Vice magazine exploded on the cultural scene in the late '90s like a loud fart at an overcrowded Belle and Sebastian concert. The bloody, porny, excessively politically incorrect, free magazine felt downright fresh after the frequently inert '90s indie scene, even if it was contrived most of the time. Vice thrived on alternately romanticizing and ridiculing an imagined Pabst-swilling, drug- and sex-addled middle (and much lower) class culture that its middle (and upper, way upper) class readers had no actual idea about. It functioned a little like nostalgia porn for its hipster readers, who felt a little ripped off by the gentrified Giuliani era. It also managed to attract some of the best emerging photographers -- Ryan McGinley, Terry Richardson, Richard Kern, Jerry Hsu -- whose work is displayed to riveting effect in "The Vice Photo Book." This 13-year retrospective charts the magazine's growth from little Montreal upstart to foulmouthed New York mainstay, and we watch Vice progress from the self-consciously naughty (and still undeniably gripping) photos of friends bloodied from fights, artfully doing drugs or having sex to serious photojournalism (an outlawed women's school in Taliban-era Afghanistan stands out), adjusting its "anticensorship policy" along the way. "We had to institute a 'no pussy, no penis' policy because our advertisers were leaving us in droves," writes one of Vice's founders, Suroosh Alvi, in a foreword. In that way, this pure rush of juvenile adrenaline provides its own nostalgia porn for a Vice that's grown up -- and out of its addictively naughty childhood.

-- Kerry Lauerman

"The Art of the American Snapshot: 1888-1978" by Sarah Greenough and Diane Waggoner (National Gallery of Art/Princeton University Press)

This elegant book features casual snapshots taken by a range of unknown photographers over 90 years, published to coincide with an exhibition of the same name. Like treasures unearthed at a flea market, they offer a peek at strangers' intimate lives: playful glimpses of private silliness and awkward poses. Some photos catch their subjects unaware or trying to duck out of the frame. Many of the landscapes, still lives and amateur experiments with shutter speed and perspective easily stand on their own as art without curatorial fluffing -- but an illuminating essay accompanies each time period. Standing out in the collection are 30 or so snapshots from the mid-'50s credited to "Flo" (real name unknown). They're intrusive portraits of the young photographer's co-workers, and the fellow residents of her rooming house. Her subjects all seem to despise the camera: They turn away, scowl or cover their faces. But Flo keeps after them, doggedly trying to figure out -- like many of the unknown photographers in this book -- what the camera can tell her about her world.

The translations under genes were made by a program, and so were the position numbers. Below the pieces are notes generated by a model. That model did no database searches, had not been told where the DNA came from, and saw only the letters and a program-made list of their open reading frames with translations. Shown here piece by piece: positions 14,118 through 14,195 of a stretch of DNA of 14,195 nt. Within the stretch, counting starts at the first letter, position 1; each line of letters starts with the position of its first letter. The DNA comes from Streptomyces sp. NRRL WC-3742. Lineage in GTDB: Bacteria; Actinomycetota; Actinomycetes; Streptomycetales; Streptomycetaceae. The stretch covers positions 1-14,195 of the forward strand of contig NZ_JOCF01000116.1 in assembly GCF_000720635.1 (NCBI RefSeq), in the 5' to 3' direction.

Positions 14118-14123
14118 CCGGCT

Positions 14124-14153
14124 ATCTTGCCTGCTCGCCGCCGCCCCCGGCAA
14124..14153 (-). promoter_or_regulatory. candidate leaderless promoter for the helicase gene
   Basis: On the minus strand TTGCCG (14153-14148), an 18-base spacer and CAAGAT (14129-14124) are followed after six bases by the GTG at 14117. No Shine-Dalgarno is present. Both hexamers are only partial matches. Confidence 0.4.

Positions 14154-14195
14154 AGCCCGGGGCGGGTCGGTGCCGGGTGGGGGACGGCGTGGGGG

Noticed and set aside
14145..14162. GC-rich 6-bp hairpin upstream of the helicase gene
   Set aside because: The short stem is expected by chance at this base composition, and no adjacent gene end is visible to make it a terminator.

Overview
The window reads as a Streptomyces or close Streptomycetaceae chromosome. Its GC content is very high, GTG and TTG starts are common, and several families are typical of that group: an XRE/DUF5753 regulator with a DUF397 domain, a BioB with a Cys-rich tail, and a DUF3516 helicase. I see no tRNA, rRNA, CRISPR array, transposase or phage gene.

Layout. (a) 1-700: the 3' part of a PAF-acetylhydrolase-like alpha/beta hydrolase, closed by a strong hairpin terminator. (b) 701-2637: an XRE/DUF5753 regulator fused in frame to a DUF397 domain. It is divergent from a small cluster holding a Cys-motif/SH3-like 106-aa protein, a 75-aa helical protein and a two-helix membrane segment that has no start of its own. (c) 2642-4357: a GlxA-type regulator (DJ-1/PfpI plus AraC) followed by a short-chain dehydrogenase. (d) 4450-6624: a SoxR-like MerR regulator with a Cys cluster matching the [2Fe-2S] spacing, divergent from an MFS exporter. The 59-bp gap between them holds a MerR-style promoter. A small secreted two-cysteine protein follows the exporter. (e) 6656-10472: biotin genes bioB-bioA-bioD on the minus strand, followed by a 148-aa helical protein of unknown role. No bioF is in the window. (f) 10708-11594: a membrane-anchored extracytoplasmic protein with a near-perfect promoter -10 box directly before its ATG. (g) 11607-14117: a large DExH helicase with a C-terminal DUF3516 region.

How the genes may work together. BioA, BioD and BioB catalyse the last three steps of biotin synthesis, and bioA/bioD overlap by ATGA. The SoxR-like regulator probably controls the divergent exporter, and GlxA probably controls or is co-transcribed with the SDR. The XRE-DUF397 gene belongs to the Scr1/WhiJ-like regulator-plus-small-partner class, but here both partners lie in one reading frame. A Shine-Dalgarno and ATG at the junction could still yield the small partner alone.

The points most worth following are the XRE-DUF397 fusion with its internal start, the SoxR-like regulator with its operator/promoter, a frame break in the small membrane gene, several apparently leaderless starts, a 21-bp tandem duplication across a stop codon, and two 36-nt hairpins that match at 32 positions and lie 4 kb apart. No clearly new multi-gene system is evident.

-- Eryn Loeb

"A Lifetime of Secrets" by Frank Warren (William Morrow)

"I destroy videos of myself as a child because it pains me to see a time before I ruined my innocence," reads one of the staggering secrets in "A Lifetime of Secrets," the fourth book to spin out of Frank Warren's PostSecret Web site. The site, which Warren calls a "community art project," publishes missives from strangers wishing to unburden themselves about their lives. The art comes in how people tell their stories -- scrawled out on postcards in so many clever, deeply personal and moving ways you're bound to feel, after reading these things, something like a deity on the receiving end of the world's prayers. The book compiles some of the site's saddest secrets -- one, scribbled on a sealed envelope, reads, "This is the letter that I'll never have the guts to send you. And the one that I'll regret for the rest of my life" -- but also some of the funniest: "I am an editor for a large online atheist newsletter ... and I believe in GOD!"

-- Farhad Manjoo

"The Art of William Steig" edited by Claudia J. Nahson (Yale University Press)

I fear, thanks to Eddie Murphy as a flatulent donkey, that William Steig might now be known to young people solely as the guy who once wrote a book about an ugly green ogre on which their favorite movie was based. Happily, Yale University Press has published "The Art of William Steig," a companion to the Jewish Museum's current exhibit, "From the New Yorker to Shrek: The Art of William Steig," which opened in November, when Steig would have turned 100. The volume features essays by Steig colleagues Maurice Sendak and Edward Sorel, and by his family, including widow Jeanne and daughter Maggie, who affectionately observes that her father's untamed hair "had velocity."